Parking Lot Collisions: Whose Fault Is It?

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This article has been updated from a previous version.

Parking lots are, at the best of times, a trial for the patience and navigational skills of every driver.

Vehicles are coming in and out, the person in the vehicle in front of you is waiting for another driver to back up so he can poach the spot, plus shoppers with carts and pedestrians are all potential hazards to avoid.

And that’s at the best of times. We’re approaching the worst of time for driving through a public parking lot: the holiday season. Before you know it, the malls will be packed with shoppers while impatient drivers navigate their way around mountains of plowed snow searching for that elusive parking spot closest to the mall entrance.

It’s estimated that one in five traffic collisions in Canada takes place in parking lots. Fortunately, due to low speed, injuries tend to be minimal, and it’s easier to avoid them in the first place. But collisions still happen. And if one happens to you, it can affect your car insurance rate.

Many people believe that because they happen on private property, or because it’s easier for insurance companies to process, parking lot collisions are a 50-50 split in terms of fault. Those people are wrong. The same fault determination rules apply to collisions in a parking lot as they do to collisions on a roadway, including the penalties for moving violations accrued.

Just as there are rules of the road, there are rules of the parking lot. What your responsibilities are as a driver depends on what kind of lane you are in, such as:

  • Thoroughfares are lanes that lead to an exit or roadway. Drivers in thoroughfares tend to be moving faster, and thus have the right-of-way over other vehicles.
  • Feeder lanes are lanes between rows of parked cars that lead to thoroughfares. Drivers in these lanes must yield to thoroughfare traffic.
  • Cars exiting parking lanes must yield to traffic in feeder lanes.

Common parking lot collisions

Let’s look at some typical parking lot collision scenarios, and consider how fault would be assessed:

  • A moving driver hits a legally parked car. This is the most common parking lot collision. It includes dinging your neighbour’s car while opening your door and similar mishaps. The moving driver will be judged to be at fault.
  • Two cars collide while pulling out of their parking spots. This is often a 50-50 fault split. The exception would be if one car had the last opportunity to avoid a collision.
  • Two vehicles collide while vying for a parking space. Many factors are at play here: Who had the right-of-way? Who was farthest into the parking spot? And who had the last clear chance to avoid the collision?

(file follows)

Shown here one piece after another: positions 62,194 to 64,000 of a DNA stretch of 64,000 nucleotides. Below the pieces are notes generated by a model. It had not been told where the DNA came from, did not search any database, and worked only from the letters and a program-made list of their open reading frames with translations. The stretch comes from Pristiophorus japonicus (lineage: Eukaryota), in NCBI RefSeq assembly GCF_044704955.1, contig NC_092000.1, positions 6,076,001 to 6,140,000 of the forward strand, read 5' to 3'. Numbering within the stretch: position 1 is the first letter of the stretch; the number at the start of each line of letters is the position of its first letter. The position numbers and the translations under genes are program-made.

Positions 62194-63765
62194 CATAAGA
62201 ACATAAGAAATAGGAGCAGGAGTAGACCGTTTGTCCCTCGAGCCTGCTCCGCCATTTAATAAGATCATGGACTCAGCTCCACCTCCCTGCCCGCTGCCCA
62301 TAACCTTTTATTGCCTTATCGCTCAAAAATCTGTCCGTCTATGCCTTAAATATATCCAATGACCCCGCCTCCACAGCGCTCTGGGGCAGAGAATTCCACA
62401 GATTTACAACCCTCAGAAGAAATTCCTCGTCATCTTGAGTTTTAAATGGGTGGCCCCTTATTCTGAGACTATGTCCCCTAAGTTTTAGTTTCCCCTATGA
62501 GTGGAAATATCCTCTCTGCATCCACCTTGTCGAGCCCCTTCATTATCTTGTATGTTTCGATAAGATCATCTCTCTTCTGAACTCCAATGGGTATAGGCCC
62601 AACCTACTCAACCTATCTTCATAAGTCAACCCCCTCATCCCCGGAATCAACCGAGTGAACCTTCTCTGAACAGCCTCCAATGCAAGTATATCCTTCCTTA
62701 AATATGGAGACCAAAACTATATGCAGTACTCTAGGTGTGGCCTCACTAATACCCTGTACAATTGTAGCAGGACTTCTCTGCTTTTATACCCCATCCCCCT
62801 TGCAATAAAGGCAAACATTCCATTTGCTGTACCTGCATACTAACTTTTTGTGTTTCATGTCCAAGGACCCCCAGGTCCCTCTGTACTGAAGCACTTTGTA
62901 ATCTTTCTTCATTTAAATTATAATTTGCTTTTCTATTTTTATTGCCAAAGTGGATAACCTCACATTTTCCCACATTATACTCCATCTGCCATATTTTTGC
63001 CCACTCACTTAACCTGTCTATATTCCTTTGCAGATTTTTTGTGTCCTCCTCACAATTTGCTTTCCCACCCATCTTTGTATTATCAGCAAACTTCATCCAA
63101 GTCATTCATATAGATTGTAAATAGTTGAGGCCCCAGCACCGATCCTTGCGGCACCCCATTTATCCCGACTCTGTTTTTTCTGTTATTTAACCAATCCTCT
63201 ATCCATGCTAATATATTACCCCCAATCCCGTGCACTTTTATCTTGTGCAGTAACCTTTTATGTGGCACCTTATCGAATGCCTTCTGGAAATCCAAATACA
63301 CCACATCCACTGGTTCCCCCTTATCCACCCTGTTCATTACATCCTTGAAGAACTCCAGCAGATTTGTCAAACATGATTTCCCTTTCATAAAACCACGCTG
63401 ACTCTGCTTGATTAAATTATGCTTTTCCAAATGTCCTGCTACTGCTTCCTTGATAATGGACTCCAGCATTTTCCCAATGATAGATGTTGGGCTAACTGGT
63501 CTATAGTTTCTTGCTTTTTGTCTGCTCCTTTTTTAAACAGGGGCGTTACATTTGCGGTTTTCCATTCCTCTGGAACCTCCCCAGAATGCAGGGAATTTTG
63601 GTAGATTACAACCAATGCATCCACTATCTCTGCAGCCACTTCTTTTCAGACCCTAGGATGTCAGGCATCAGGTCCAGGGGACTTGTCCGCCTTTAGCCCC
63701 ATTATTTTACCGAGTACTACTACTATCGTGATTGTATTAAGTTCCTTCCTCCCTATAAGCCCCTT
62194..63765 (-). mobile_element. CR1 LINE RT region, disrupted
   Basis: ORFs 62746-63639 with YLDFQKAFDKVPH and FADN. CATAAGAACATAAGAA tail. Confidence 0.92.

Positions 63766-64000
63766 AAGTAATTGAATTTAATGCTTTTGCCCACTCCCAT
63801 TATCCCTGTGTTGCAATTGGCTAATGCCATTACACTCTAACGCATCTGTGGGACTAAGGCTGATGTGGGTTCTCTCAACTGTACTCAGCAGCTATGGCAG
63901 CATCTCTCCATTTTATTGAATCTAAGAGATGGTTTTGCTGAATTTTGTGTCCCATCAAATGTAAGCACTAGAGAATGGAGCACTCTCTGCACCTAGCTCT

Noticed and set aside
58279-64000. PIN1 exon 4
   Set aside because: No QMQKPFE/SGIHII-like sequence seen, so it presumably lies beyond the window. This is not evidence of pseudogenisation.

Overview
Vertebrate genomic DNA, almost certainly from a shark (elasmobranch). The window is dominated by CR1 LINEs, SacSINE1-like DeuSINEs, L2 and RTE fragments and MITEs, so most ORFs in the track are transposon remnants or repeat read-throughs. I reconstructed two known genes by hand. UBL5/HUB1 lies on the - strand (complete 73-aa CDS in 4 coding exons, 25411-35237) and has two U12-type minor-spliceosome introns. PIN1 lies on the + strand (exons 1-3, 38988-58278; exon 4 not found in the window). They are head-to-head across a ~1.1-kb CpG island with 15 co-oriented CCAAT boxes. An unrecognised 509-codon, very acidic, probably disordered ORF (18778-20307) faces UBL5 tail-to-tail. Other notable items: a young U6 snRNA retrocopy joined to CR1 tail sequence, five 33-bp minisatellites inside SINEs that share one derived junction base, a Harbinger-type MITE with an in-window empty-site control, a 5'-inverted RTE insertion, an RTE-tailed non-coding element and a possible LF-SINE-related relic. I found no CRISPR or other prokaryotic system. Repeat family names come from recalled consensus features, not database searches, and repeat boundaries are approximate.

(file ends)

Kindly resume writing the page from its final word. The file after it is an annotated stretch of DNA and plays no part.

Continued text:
• A car hits a moving vehicle while pulling out of a spot. Right-of-way applies; the driver pulling out is at fault.

How to avoid a parking lot collision

There are many ways to avoid a collision in a parking lot. Some are obvious: pay attention, know the right-of-way rules, and don’t get distracted scanning for a parking spot.

Some aren’t so obvious, like timing your visit for low-traffic times, backing into your spot so you don’t have to reverse while exiting, and not getting sandwiched between two larger vehicles that can block your view.

What if, despite your best efforts, you collide with another vehicle in a parking lot? In this circumstance, what not to do is as important as what to do.

On one hand, tempers could easily flare. Don’t let yours. Recrimination doesn’t help. On the other hand, do not apologize. Saying, “I’m sorry” can be construed as an admission of fault.

Don’t just pull away and leave the scene, either. There are severe penalties for leaving the scene of a collision that could even include jail time. Wait for the other driver to return to his or her vehicle if necessary. If you absolutely can’t remain, leave a note with your driver’s licence number, your plate number, your contact and insurance information so the other driver can follow up. Take photos of the damage to both cars.

Though parking lot collisions tend to happen at low velocity, the first order of business is to make sure no one’s been physically injured. If anyone is seriously injured, call 911.

If someone has been injured, or if damage to both vehicles is more than a certain amount (greater than $2,000 in Ontario, Alberta, and Nova Scotia), you must file a police report. Your policy may stipulate that you must notify your insurance provider about all collisions, even if an arrangement is made to settle the damages out-of-pocket (which you should not do).

If you can move the vehicles, get them out of the way. Take pictures of the damage and exchange insurance information.

If you are the victim of a parking lot hit-and-run, call the police, then notify your broker. You may be covered by collision coverage (if you have it) or under the uninsured driver provisions in your policy.

How does a parking lot collision affect car insurance?

Any collision can impact your insurance rates. If you’re found to be at fault, your premium may rise, unless you have an accident forgiveness clause. If you don’t have collision coverage and are found at fault, you may have to pay out-of-pocket for any vehicle or property damage.

Whether you’ve been in a collision or not, it’s always in your best interest to review your policy and premium regularly so that you’re not overpaying. Do a quick search online for the lowest auto insurance premium you can find. In a few clicks, you might find out you can save a bundle.

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